It is the reason why the nation was forged by sacrificing state power plurality as a result of the civil war, and it is what will continue to escalate the present disharmony and possibly lead to quite uncomfortable disruption.


> What do you call what goes on on daily basis now?

I call it "things I'd like to happen less often, rather than more".


then they might actually get something done


You could easily make the argument that's the reason Congress is set up as it is.. when one party controls the senate, and another the house, and another the presidency, you know damn sure nothing is going to get done unless there is broad consensus.

Having one party control everything leads to shenanigans. Trust me, you do not want an agile and fast government.


> "You could easily make the argument that's the reason Congress is set up as it is"

It was a fairly explicit design goal. By setting up Congress so that one house mirrored population and the other mirrored number of states, they basically guaranteed that there would be no substantial legislation passed on the issue of slavery, at least not until a major shift in culture.

In a broader sense, remember that "fast and agile" is another way of saying "changes rapidly". Since government writes the rules you have to operate by, both in your personal and economic life, it's important that those rules not change quickly if the changes are at all controversial.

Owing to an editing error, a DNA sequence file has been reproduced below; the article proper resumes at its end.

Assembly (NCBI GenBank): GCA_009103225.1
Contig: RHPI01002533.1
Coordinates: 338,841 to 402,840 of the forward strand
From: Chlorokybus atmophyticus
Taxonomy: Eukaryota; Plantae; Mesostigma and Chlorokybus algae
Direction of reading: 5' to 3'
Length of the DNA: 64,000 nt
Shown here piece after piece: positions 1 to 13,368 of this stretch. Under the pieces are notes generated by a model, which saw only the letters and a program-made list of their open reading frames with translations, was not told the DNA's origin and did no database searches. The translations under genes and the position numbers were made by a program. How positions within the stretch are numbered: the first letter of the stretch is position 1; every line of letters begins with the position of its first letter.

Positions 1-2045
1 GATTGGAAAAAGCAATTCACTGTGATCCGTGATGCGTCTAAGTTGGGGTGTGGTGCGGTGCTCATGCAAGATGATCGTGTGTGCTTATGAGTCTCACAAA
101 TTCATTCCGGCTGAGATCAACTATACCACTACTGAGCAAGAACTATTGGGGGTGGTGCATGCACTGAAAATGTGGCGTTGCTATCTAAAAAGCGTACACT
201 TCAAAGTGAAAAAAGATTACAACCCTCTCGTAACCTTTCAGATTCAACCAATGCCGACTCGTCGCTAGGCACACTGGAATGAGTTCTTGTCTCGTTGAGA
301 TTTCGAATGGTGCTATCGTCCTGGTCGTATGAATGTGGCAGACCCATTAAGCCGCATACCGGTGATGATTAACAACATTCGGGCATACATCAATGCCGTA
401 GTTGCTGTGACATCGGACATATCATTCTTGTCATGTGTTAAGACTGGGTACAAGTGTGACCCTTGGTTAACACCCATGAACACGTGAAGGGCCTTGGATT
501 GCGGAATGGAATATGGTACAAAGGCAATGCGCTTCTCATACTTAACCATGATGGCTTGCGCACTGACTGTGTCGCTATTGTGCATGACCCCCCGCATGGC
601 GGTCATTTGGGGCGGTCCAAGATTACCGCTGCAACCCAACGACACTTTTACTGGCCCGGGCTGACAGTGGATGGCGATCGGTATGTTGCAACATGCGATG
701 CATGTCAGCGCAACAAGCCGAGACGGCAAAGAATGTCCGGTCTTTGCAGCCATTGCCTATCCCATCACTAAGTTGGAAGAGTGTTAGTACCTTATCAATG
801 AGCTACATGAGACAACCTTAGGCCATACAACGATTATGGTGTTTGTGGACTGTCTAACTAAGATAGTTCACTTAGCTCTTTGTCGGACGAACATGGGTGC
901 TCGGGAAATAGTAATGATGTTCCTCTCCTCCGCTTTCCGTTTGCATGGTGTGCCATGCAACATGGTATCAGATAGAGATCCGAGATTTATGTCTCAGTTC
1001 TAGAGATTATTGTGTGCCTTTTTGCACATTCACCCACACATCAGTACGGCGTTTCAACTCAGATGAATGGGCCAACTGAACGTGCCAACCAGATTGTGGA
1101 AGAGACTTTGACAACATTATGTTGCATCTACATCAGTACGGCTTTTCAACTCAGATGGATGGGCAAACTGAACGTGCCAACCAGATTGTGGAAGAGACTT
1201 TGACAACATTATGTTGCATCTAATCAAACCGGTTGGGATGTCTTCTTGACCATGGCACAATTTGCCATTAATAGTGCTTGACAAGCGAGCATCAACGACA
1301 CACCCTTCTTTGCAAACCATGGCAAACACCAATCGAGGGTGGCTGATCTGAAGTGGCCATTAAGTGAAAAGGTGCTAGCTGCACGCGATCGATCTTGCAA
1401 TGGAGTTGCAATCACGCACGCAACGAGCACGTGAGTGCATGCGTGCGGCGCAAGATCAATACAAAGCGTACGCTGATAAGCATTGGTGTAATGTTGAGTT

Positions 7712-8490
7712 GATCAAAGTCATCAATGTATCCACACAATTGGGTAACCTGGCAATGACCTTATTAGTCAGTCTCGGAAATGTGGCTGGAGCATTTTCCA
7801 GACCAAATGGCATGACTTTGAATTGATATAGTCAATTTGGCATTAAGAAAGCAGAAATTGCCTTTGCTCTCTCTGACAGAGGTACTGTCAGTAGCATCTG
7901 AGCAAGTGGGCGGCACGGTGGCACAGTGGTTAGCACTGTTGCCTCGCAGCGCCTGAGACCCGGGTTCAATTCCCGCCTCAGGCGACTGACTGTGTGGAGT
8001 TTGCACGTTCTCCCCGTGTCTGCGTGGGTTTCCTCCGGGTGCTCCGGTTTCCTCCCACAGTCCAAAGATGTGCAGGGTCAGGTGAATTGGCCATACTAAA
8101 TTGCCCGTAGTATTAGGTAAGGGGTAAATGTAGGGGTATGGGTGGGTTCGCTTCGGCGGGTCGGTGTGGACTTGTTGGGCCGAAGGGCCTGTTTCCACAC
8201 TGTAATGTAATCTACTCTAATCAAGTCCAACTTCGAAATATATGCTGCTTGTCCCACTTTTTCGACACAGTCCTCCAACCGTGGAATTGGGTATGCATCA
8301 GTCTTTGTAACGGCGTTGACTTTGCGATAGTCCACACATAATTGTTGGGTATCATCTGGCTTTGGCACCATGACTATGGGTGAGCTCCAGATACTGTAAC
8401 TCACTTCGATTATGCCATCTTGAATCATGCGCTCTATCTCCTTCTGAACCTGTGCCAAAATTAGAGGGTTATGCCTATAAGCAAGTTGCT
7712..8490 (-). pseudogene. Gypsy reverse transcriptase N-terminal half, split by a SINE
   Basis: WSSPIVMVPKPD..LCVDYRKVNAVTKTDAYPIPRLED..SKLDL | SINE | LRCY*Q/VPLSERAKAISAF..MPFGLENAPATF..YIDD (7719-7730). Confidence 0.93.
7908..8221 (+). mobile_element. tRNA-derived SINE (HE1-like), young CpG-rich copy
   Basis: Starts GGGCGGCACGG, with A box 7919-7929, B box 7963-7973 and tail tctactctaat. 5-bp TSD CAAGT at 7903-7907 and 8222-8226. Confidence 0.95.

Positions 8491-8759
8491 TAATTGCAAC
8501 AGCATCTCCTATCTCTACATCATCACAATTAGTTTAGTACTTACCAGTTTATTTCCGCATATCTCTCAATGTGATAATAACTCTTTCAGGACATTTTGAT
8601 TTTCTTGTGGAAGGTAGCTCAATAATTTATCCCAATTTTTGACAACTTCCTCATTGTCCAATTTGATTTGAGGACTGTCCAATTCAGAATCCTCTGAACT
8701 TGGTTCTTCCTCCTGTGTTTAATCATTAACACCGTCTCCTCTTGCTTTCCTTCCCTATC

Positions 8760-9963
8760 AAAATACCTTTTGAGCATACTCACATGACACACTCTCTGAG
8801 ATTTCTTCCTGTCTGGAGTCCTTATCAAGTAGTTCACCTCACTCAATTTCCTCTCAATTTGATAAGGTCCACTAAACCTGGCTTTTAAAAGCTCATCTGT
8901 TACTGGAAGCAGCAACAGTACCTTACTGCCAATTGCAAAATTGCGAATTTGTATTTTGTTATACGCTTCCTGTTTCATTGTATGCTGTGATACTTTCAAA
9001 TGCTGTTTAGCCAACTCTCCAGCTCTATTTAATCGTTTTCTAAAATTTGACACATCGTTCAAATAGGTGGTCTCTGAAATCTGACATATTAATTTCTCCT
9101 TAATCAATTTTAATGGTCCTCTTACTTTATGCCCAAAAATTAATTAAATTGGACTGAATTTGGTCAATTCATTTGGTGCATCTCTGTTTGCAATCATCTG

>Trust me, you do not want an agile and fast government.

You do not want an agile and fast incompetent government, that's for sure.


No, I'd much rather have an agile and fast incompetent government than an agile and fast competent government after looking at who funds the majority of the reelection warchests.


Look guys, none of these have to be mutually exclusive. Agility, speed and competence all exist on a spectrum. Is Congress deliberating on a piece of legislation for an entire year OK? No. Does that mean they should pass it after a day's worth of talks? No. It has to be reasonably quick while still allowing for enough room to iron out the kinks.


> Is Congress deliberating on a piece of legislation for an entire year OK? No.

I'm perfectly okay with Congress deliberating on a piece of legislation for an entire year. Some issues are hard.


I'm not sure what we said that made you think we believe differently. In fact we were arguing over whether or not it is better to have fast & agile combined with competence or incompetence, so we clearly know they aren't mutually exclusive.